Articles on Faces of Bellingham


Mayor Dan Pike by Lea Kelley

Mayor’s Arts Award

You Can Thank Them Later

By Amy Kepferle


What do an eco-friendly print shop, a community photographer, an art teacher, an uber-volunteer, exhibit producers, a program coordinator, two local authors, a singer/songwriter and a homemade music society have in common?

If you read the headline to this story, you already know they’re the winners of the 2009 Mayor’s Arts Awards, the annual event that draws attention to members of the community who have made significant contributions to the arts.

Even if you’re not able to make it to the April 22 ceremony featuring Mayor Dan Pike honoring the 10 awardees chosen this year, don’t be afraid to pat the winners on the back when you see them next. After all, their diligence and creativity is part of what got them noticed in the first place, and those traits are not likely to go away anytime soon.

Lea Kelly, abstract painter and Bellingham Art Tank founder, took up the “Faces of Bellingham” project after shooting an inspiring photo of a stranger with “beautiful lines” in his face. A year later, she’s peppered the city with a variety of posters and taken more than 3,000 photos of community members who are typically delighted to participate (“I am being stalked by aliens” was one of the best reasons she heard for being turned down).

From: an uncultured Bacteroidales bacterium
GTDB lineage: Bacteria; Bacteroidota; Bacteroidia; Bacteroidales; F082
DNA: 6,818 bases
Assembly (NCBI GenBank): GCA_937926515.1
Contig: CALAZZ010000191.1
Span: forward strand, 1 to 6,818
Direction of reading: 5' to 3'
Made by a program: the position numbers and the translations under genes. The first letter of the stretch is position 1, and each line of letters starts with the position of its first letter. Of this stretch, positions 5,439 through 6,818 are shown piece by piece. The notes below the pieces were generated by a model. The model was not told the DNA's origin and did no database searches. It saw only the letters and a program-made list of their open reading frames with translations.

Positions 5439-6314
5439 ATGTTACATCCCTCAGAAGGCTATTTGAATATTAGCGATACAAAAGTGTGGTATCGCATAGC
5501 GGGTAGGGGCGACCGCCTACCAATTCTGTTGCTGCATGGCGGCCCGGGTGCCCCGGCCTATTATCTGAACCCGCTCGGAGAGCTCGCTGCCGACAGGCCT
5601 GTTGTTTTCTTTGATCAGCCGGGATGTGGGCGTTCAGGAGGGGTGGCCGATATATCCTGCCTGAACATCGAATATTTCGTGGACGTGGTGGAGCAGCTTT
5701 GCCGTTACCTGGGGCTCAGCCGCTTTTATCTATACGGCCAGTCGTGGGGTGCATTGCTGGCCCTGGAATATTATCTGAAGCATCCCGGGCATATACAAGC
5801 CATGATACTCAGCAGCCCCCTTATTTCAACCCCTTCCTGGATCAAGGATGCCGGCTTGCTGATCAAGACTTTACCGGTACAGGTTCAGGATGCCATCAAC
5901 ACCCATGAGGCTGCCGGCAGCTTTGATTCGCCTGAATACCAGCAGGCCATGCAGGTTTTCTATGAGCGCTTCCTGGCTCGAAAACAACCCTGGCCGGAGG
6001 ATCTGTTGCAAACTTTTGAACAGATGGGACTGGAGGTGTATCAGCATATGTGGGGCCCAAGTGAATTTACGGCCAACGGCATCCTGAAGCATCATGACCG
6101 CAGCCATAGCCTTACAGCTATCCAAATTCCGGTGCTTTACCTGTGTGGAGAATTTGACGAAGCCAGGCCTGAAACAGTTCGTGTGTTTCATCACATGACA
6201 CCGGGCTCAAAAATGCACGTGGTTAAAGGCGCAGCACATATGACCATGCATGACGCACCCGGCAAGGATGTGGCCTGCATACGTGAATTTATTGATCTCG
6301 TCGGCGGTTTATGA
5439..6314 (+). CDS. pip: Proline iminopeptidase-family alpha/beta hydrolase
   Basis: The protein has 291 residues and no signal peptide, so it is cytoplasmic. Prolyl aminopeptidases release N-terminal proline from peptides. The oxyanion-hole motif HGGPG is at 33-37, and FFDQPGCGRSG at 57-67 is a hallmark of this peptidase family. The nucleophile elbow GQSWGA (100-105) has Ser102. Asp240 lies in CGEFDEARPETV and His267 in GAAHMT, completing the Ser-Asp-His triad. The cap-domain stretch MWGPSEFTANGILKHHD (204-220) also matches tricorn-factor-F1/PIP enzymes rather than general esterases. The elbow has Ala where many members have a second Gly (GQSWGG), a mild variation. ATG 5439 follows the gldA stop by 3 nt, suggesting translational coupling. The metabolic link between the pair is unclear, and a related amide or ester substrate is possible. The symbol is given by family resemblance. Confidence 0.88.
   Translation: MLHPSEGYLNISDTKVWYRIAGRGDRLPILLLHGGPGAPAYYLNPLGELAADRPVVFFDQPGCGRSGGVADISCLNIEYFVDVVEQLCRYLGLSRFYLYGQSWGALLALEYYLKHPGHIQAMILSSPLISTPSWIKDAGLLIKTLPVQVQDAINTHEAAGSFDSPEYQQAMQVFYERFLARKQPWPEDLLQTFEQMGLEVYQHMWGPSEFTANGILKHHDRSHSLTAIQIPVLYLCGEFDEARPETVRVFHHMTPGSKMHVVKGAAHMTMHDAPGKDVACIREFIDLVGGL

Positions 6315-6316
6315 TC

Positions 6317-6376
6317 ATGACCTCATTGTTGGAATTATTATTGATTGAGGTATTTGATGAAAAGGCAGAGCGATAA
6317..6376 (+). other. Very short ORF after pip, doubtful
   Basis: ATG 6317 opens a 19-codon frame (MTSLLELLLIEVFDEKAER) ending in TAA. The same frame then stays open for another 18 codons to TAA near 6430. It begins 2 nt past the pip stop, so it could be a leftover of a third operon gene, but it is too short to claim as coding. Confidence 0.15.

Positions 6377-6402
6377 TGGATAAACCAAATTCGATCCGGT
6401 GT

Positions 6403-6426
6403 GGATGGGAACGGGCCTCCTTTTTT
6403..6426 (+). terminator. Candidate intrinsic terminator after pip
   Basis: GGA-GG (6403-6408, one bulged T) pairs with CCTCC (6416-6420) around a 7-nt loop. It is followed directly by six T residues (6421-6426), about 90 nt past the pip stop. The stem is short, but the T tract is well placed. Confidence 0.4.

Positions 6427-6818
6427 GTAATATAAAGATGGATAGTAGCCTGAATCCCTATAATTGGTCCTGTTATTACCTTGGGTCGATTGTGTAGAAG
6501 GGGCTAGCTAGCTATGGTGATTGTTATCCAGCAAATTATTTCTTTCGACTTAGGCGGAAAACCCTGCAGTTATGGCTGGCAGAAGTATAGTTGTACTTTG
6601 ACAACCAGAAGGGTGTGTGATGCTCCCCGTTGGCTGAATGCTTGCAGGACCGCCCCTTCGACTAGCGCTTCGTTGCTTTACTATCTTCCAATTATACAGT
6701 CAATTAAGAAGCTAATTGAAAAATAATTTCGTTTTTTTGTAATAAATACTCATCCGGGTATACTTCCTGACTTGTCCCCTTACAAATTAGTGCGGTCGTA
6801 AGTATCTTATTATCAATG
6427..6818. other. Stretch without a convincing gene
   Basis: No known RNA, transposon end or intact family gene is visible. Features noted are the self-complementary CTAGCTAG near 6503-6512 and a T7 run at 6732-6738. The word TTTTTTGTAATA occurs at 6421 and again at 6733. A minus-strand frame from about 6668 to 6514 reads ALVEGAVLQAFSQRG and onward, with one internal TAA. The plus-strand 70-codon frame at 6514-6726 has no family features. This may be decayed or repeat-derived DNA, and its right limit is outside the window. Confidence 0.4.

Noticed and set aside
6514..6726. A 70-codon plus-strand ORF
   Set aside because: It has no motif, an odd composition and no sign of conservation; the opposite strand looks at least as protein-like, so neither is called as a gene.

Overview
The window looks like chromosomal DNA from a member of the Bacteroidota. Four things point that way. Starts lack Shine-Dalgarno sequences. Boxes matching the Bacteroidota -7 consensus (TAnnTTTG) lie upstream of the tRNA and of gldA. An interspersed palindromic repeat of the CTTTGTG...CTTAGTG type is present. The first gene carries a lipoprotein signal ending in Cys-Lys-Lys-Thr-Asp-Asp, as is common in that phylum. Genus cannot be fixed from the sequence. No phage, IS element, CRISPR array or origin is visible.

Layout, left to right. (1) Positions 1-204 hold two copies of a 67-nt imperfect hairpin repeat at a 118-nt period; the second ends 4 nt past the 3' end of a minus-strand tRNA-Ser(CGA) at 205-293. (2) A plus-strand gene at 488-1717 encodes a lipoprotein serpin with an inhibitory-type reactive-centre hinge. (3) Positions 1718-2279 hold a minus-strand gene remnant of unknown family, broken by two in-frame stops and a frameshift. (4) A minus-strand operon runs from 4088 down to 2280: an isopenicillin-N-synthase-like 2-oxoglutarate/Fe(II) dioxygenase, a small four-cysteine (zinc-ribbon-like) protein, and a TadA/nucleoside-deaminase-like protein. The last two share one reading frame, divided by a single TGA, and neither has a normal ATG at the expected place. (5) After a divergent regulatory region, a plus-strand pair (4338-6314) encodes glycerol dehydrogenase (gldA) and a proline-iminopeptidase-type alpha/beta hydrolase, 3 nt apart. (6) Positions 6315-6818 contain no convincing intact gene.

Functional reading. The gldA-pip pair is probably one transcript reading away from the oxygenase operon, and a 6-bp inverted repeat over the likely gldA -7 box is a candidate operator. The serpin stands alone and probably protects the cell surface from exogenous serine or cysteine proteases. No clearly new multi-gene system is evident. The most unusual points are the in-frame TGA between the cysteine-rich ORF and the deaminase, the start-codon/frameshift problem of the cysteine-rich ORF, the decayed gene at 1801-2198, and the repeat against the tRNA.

“I initiated Faces of Bellingham to demonstrate the beauty of ordinary people, but the project is also an ironic reflection of a culture in which we are obsessed with celebrities,” Kelly explains. “The Faces of Bellingham are not intended to be glamorous, but they are beautiful in their authenticity. They are the people we live with and work with. I believe these people should have more significance in our lives than manufactured celebrities.”

Joyce Prigot is a talented oil painter, but it’s her work promoting the arts—via spending countless hours volunteering for agencies such as the Whatcom Art Guild, Allied Arts, the Whatcom Artist Studio Tour, and BellinghamART—that got her on the roster of winners.

“Volunteer work does take time from one’s professional tasks, but what one gets in exchange is exceedingly valuable,” Prigot notes. “I feel I have received so much more than I have given: I have gained a great deal of knowledge about the local artists and the local art scene, including info that I can use to organize and promote my own artwork. In addition, I think it is important to be part of a community and give back.”

Over at Bison Bookbinding & Letterpress—which recently moved operations from State Street to their new home studio on Elizabeth Street—Kevin Nelson and Carly James have made an art of crafting eco-friendly goods via papermaking, bookbinding and printmaking. 
“It’s always gratifying to be recognized and valued for your hard work,” James says. “We started our business from scratch 4-1/2 years ago and it has allowed us to put all our artistic skills into action and our core values into the service of our community. It is the culmination of our life’s work.”

Space doesn’t allow us to delve into what drives each of this year’s Mayor’s Arts Awards winners into being involved in the artistic genre of their choosing, but that doesn’t mean they’re not appreciated. If you can, thank them for what they do. They’ve earned it.







From the Bellingham Herald: April 10, 2009:

Ten Bellingham residents honored with Mayor’s Arts Awards


Mayor Dan Pike announced recipients of the 30th annual Mayor’s Arts Awards, presented to local people who have enriched the community with their work.